This is pretty ghastly stuff, even grisly. If there is an innocent explanation for the disregard of this scandal (relative to the horsemeat one), then it could only be on two counts: the story was already well known as an inquiry was commissioned in 2010 while the actual timeline of deaths in Mid Staffordshire was primarily between the years 2005 and 2008; and aspects of the enquiry clearly indicated local factors that could not apply anywhere else.

A careful review of search results shows that news organizations in the US, Australia and other countries did not pick up the NHS story in 2010; there were multiple other stories at that time competing for attention including Iraq, the US economy and so on, but nothing quite on the scale of deaths by negligence in any major economy.

The second aspect, namely the specific nature of failure generally does not apply – if anything, the opposite case can be easily argued.

A vast left-wing conspiracy?

Almost a couple of decades ago now, when president Bill Clinton was accused of receiving sexual favors under the table in the Oval office (quite literally), his wife Hillary – now the recently retired secretary of state and a rumored presidential candidate in 2016 – commented on a “vast right-wing conspiracy” to defame the president, castigating the media for their onslaught on his character.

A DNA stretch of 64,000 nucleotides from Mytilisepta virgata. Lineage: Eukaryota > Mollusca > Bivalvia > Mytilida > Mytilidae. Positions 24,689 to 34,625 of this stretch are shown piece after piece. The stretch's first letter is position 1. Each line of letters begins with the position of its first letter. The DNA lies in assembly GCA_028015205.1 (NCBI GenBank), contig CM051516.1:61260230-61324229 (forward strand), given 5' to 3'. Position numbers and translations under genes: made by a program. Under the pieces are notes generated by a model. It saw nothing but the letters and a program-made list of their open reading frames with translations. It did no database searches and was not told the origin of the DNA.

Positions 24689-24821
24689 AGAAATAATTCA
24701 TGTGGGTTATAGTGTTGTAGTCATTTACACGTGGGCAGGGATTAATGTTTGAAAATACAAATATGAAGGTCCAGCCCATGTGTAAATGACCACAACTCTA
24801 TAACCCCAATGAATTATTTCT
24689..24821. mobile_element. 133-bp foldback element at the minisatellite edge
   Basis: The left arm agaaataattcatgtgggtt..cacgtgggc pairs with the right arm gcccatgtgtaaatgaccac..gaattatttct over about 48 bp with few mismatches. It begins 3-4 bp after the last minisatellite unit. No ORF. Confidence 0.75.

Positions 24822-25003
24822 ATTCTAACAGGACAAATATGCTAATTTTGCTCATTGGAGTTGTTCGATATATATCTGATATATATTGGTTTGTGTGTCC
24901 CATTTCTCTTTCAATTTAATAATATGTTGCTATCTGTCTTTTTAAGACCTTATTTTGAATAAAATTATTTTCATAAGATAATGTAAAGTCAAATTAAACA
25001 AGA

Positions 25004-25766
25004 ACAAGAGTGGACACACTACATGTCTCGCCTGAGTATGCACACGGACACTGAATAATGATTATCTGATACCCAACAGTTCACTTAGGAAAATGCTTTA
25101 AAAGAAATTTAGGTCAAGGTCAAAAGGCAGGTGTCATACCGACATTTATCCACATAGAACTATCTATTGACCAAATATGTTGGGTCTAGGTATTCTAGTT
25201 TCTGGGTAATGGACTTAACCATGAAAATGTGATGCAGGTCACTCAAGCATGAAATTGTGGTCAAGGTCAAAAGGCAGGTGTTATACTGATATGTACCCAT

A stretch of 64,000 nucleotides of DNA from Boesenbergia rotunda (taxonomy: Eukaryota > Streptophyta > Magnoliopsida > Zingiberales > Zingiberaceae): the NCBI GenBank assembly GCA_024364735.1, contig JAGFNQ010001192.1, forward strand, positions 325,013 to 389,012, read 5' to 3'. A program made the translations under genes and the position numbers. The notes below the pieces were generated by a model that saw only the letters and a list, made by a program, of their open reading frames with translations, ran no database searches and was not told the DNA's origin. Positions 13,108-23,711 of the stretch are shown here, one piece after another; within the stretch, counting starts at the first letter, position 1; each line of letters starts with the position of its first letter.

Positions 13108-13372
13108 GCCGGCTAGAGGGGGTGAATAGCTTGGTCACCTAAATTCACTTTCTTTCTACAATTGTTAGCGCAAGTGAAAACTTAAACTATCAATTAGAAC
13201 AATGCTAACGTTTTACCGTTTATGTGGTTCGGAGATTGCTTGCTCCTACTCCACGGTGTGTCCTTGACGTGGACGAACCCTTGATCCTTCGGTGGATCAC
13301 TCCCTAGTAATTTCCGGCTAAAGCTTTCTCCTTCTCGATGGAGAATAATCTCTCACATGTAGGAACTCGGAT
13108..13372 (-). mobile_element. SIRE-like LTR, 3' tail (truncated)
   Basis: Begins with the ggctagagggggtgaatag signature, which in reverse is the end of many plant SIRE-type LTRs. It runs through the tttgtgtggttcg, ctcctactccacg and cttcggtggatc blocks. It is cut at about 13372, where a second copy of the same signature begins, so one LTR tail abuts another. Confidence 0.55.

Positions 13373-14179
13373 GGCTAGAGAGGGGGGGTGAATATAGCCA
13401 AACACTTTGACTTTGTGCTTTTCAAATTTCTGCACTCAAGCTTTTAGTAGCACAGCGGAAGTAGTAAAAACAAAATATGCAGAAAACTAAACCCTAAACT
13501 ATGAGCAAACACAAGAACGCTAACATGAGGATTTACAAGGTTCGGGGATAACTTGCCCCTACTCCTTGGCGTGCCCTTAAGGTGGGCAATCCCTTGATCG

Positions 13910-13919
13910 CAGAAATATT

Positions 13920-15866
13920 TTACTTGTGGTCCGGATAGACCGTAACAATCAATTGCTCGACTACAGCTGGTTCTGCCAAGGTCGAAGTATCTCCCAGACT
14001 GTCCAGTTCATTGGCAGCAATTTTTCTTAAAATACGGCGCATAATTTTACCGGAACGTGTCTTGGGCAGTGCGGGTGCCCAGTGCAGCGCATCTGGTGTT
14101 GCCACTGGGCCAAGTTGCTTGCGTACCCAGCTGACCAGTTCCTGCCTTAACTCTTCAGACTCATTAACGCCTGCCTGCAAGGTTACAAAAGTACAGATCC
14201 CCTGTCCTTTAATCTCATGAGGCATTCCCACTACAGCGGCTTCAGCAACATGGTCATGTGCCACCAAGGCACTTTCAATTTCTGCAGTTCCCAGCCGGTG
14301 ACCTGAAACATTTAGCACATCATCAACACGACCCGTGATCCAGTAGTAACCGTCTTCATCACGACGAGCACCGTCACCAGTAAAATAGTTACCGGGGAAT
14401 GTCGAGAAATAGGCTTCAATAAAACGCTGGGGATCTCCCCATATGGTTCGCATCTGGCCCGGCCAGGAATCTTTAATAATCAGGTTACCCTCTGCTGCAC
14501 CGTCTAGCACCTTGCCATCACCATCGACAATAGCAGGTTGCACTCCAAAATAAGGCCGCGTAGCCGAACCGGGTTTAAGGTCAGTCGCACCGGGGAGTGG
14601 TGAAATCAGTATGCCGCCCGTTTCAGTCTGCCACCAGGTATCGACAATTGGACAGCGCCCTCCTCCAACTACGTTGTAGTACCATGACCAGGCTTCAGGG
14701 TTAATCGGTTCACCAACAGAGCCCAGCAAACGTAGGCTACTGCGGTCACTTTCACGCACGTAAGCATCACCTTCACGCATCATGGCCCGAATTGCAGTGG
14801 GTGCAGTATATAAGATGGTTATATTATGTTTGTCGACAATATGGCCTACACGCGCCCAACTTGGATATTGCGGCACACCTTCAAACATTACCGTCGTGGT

I have no need to comment on that story, but the question does beg: could we conclude from the lack of attention to the NHS scandal that a “vast left-wing” conspiracy is at work in global media?

It is easy to dismiss the notion that matters of health are not of interest to the general public: The debate about what was termed “Obama care” by the Republicans occupied center-stage in last year’s presidential elections.

The “horsemeat” scandal itself had supposed health motives, as the notion of meat of unknown provenance raised questions of food safety and health consequences. This segues into the general popularity of health-related shows, fads and so on in the rest of the media (including the super success of various medically oriented television shows).

Consider the utility of such media negligence:
Avoiding any tough questions of “could it happen here”;
Avoiding the question of whether governments have a legitimate role in the provision of health care;
Avoiding any introspection in the failure of safety mechanisms – on which governments around the world spend hundreds of billions annually – in the provision of services;
Avoiding the question of whether government-employed doctors and nurses – those romantic heroes of the left – are just as culpable of negligence and greed as their private sector counterparts.

Hold on. There is of course a “right wing” element of the popular media out there too. After all, there is Fox News, which hasn’t exactly distinguished itself for independence, particularly with respect to liberal, progressive ideas such as universal healthcare. I do not know why Fox did not make more of a fuss on the matter: it is possible that the ownership of Fox did not want to open itself to another line of attack after effectively / essentially losing the US Presidential elections last year. (Fox parent News Corporation’s media interests in the UK and elsewhere have been under intense scrutiny in the past two years: see Murdoch, Moody’s and Mandelbrot, Asia Times Online, July 20, 2011.)

Other right-wing commentators, blogs and others did try to highlight the NHS story – hence the million hits on Google to start with. The point is, they just didn’t have the same impact or appeal as juvenile jokes about the British being a race of “neigh-sayers” or some such awful pun.